After 33 games, the Indians had the worst record in the American League, and already stood a distant 10 games back in their division.
Just that you had to stop and think about which one it might have been indicates how bad things are this year. The 1987 Tribe won just 11 of their first 33 for an appropriately fractional .333 winning percentage, and they trailed the Yankees by 10 games in the American League East. Sounds utterly horrific, doesn’t it? This year’s Tribe is better. By exactly one game.
The Indians started their home schedule by getting dusted in a three-game sweep, and lost six of their first seven home games.
One of the trademarks of a truly disappointing team is its ability to physically hurl its fans off the bandwagon in a hurry. And there’s no better way to euthanize excitement for an expected pennant run than by getting spanked on your first two home stands, which happened both in 1987 and this year.
For all their struggles, at least the Indians provided some excitement by winning three games in walk-off fashion in the first three weeks.
As if to atone for the 1-10 start, the ’87 Indians strung together three dramatic walk-off triumphs in a five-game stretch in late April, two on back-to-back nights. The 2015 Indians have yet to deliver a walk-off, though they’ve lost this way twice.
The Indians had seven guys in the regular starting lineup with batting averages below .250.
Even though Cory Snyder – who appeared on the SI cover – was only hitting .220 at this point while Tony Bernazard and Rick Dempsey were both under the Mendoza line, the ’87 lineup was still slightly more balanced than 2015’s.
The Indians’ cleanup hitter managed to crack a batting average of .240.
Ah, good old Mel Hall. By this time in 1987, he was hitting .247 with a Ruthian four homers and 13 RBI. This year the Indians can’t quite decide who their cleanup hitter is (always a promising sign), but leading candidates Carlos Santana (.237) and Brandon Moss (.238) just aren’t providing Mel Hall-type numbers.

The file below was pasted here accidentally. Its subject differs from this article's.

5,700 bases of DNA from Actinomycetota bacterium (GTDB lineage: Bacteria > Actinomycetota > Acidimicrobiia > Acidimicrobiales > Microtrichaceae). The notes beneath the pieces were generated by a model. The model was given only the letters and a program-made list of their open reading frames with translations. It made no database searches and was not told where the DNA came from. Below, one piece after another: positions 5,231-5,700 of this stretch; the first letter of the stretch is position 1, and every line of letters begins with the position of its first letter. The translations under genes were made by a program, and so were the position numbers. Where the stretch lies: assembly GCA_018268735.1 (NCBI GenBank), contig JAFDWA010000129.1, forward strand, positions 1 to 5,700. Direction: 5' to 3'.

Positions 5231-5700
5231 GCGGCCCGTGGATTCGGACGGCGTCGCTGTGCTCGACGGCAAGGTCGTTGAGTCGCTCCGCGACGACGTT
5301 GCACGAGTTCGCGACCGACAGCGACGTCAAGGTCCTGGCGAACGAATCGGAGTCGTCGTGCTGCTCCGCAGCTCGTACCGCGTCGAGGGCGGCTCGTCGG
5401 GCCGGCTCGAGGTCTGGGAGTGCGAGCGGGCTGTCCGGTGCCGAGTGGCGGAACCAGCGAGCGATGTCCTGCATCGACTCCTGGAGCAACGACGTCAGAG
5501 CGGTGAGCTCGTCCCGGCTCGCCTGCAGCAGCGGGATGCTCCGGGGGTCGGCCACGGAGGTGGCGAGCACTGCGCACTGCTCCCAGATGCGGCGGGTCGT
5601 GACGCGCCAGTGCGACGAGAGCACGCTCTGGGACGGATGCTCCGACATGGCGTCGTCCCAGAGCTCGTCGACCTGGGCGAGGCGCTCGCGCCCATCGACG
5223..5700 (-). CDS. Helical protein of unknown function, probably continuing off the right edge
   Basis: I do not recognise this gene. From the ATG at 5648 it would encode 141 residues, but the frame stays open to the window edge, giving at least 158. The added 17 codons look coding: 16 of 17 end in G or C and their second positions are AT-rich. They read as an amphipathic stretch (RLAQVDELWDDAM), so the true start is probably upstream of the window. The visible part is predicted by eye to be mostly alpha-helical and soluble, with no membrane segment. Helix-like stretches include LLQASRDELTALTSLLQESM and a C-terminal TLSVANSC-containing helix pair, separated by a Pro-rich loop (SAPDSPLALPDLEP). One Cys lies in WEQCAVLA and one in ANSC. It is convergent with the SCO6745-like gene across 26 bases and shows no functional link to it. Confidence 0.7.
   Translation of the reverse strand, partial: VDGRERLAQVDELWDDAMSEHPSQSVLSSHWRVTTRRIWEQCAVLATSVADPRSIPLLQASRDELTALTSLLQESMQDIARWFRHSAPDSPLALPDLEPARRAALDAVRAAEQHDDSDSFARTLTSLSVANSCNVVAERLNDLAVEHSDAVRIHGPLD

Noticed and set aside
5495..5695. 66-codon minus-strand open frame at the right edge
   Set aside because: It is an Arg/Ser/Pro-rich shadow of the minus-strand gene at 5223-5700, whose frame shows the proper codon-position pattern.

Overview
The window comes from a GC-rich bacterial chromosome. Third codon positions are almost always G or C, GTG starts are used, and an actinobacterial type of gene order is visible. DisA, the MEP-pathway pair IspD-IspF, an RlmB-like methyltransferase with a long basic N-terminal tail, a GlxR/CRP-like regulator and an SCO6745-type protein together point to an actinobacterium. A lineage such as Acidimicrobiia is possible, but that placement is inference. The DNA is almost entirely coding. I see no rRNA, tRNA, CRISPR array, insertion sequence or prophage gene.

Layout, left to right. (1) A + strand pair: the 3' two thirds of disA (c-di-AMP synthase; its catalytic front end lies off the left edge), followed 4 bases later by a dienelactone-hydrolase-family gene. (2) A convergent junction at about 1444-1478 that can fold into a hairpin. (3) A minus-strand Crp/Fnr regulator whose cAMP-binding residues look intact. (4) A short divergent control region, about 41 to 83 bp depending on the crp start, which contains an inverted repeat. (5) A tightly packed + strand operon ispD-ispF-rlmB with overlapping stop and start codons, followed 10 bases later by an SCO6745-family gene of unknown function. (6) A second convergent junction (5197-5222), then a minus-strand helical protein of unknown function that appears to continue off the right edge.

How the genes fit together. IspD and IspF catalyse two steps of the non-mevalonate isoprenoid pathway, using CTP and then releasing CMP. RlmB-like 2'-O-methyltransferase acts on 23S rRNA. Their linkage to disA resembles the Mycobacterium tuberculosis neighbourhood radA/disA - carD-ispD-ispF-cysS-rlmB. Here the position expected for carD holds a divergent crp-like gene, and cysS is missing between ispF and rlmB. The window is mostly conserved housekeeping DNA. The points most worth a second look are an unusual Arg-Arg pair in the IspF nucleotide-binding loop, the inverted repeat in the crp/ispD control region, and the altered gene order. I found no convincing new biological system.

There was a game in which the Indians had twice as many errors as hits.
Surprise! With all the talk about this year’s dreadful Indians defense, you naturally assumed they’d get the nod here. But nope – in early May, the ’87 Tribe collected two hits and four errors in a shutout loss to the Royals. But give this year’s team credit for trying – on April 27 they committed three errors while scoring just two runs, and in two other games their run and error tallies have equalled out.
Over the first six weeks, the Indians drew an average of more than 17,000 per home game.
Playing in a miserable venue for baseball that hadn’t undergone effective renovations since the Spanish-American War, the ’87 Tribe did manage to draw an average of 17,103 to its first 17 games. So far this year, playing in a ballpark with working toilets, the Indians are averaging just 15,540.
Thanks for playing! And if you scored anywhere between zero and 10, take a drink.
Photo: Sports Illustrated